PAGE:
In his speech to the Central Council of the PLO in Ramallah, Palestinian President Mahmoud Abbas announced his strategy to end the occupation. The President stressed in his speech that he will not retreat from seeking recognition of the Palestinian state from the United Nations. Abbas had been under enormous pressure to withdraw the request for recognition of a Palestinian State on borders of June 1967. He announced that 122 nations are already in favor of the draft submitted to the UN. Concerning US opposition, he referred to the fact that this has not been communicated in a formal manner.
President Abbas surprised many of his listeners when he spoke about another element of his strategy. Perhaps for the first time Abbas highlighted clearly his vision of the Palestinian people’s active participation to achieve the dream of a Palestinian state. He called …
From the explosion of Osama Bin Laden into our consciousness on that terrible day in 2001, all the way to his death, feels like a frame of existence, a distinct period of our history and fate as an American community. There have been many deadly wars since then that America has participated in or supported. As an American Jew and a veteran peacebuilder in the Middle East, I also feel like this decade has been a whirlwind of violence, from Iraq to Lebanon to Gaza, and now to Arab countries in which I had worked, especially Syria where I put my heart and soul.
Every war, every massive act of violence, always makes me reflect anew on the origins and nature of human violence, and on its opposites, empathy, compassion, and love. We humans have made so many efforts through the millennia to create one political arrangement after another in …
(This article was written in collaboration with Aziz Abu Sarah, Co-Executive Director of The Center for World Religions Diplomacy and Conflict Resolution.)
Ever since the disastrous split in Palestinian leadership of several years ago into Fatah and Hamas it has become clear that disunity has been a critical factor standing in the way of Palestinian statehood. Many reconciliation efforts, with several third parties, were attempted and aborted. This time it seems that things are different, despite the enormous ideological divisions and outstanding grievances between Fatah and Hamas.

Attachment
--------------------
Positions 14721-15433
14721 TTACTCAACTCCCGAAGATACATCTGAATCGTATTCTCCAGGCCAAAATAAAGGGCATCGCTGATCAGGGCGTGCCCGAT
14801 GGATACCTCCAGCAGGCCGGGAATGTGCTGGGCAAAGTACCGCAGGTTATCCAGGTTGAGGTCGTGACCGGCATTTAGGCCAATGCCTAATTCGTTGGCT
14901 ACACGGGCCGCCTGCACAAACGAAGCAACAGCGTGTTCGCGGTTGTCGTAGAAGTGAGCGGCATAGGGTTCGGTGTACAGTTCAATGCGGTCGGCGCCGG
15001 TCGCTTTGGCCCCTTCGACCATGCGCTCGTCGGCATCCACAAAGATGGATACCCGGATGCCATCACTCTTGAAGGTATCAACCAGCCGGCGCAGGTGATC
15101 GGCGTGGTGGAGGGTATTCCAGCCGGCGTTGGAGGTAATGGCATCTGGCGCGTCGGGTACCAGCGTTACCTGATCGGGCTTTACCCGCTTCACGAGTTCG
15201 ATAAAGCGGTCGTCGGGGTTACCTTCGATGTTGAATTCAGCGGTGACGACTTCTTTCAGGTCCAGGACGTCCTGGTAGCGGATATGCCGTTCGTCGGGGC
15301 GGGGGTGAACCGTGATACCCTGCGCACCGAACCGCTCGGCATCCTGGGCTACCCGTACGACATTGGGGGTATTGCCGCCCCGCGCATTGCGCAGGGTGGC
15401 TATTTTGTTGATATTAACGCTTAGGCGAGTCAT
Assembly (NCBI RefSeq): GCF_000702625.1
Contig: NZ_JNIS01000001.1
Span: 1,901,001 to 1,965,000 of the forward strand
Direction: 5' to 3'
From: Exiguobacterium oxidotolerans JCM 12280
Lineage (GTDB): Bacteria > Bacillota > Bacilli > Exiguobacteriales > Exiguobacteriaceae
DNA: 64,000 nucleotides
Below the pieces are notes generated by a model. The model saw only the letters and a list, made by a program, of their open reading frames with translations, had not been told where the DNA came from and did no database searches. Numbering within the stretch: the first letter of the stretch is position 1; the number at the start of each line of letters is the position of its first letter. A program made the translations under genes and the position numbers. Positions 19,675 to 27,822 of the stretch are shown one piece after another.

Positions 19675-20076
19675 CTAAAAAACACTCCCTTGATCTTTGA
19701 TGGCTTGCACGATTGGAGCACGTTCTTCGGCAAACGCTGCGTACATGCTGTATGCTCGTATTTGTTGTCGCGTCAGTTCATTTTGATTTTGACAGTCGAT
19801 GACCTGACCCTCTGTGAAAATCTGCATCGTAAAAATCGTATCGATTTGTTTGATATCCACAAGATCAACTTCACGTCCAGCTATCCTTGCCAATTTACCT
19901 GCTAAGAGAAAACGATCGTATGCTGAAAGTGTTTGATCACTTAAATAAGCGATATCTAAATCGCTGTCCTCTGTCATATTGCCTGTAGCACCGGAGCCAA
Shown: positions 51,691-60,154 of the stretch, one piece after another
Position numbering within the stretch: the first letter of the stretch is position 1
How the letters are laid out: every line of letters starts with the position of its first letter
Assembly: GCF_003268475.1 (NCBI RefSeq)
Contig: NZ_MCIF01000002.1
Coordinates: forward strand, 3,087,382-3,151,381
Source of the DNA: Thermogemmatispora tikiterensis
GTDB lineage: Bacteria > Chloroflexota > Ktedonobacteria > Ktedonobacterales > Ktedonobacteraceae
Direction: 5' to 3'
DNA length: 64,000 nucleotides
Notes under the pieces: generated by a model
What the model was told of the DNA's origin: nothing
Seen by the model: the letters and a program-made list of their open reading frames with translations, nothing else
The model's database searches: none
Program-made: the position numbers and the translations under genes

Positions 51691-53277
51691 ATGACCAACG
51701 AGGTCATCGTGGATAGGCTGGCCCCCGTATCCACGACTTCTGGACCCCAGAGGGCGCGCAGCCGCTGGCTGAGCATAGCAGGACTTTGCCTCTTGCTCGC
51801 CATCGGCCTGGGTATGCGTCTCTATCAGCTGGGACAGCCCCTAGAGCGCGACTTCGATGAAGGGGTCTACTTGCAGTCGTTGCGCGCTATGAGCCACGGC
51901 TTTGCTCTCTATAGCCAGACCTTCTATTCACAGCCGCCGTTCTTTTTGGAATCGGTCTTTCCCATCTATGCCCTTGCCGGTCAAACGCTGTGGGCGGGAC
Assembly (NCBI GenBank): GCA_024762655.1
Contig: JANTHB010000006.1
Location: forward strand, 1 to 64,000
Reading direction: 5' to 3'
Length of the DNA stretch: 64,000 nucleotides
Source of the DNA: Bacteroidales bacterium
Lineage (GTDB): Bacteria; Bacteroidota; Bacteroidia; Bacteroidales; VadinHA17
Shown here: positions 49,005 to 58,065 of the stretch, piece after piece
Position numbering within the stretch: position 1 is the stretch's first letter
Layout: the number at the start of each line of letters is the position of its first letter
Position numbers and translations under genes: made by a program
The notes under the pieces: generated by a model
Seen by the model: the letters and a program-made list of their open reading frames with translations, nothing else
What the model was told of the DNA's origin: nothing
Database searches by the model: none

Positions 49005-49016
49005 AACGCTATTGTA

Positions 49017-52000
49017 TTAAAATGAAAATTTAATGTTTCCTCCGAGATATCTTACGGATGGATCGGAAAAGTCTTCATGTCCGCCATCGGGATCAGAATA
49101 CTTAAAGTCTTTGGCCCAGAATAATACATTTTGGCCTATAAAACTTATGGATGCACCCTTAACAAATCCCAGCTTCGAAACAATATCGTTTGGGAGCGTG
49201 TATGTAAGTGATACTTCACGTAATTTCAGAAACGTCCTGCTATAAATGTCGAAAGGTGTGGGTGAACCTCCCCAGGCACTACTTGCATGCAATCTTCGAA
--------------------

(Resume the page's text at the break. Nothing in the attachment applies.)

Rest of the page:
Why is this happening now? Clearly, the historic impact of the “Arab Spring” on Egypt and Syria, and across the region, is an enormous game changer. The increasing instability of Syria suggests that there is a strong possibility that A) Hamas may no longer have a stable home in Syria, but, on the other hand, Palestinians now have a much more sympathetic …
By Hind Aboud Kabawat (Senior Research Analyst and Expert in Conflict Resolution, CRDC, George Mason University).
May 20, 2011
Can our beloved Syria be saved from the brink of destruction? This is clearly the question on the minds of millions of our fellow countrymen (and countrywomen). And it is truly astonishing how quickly events have transformed the so-called “facts on the ground” in this country. One of the most locked-down societies in the Middle East quite suddenly erupted in rage, anger and frustration after forty years of political repression and economic stagnation. Just think of it: the first demonstration was on March 15, just a mere two months ago. But so much has changed in the minds, hearts and aspirations of the Syrian people that it is impossible to think that we can ever return to the status quo ante—the Syria of March 14th.
What the …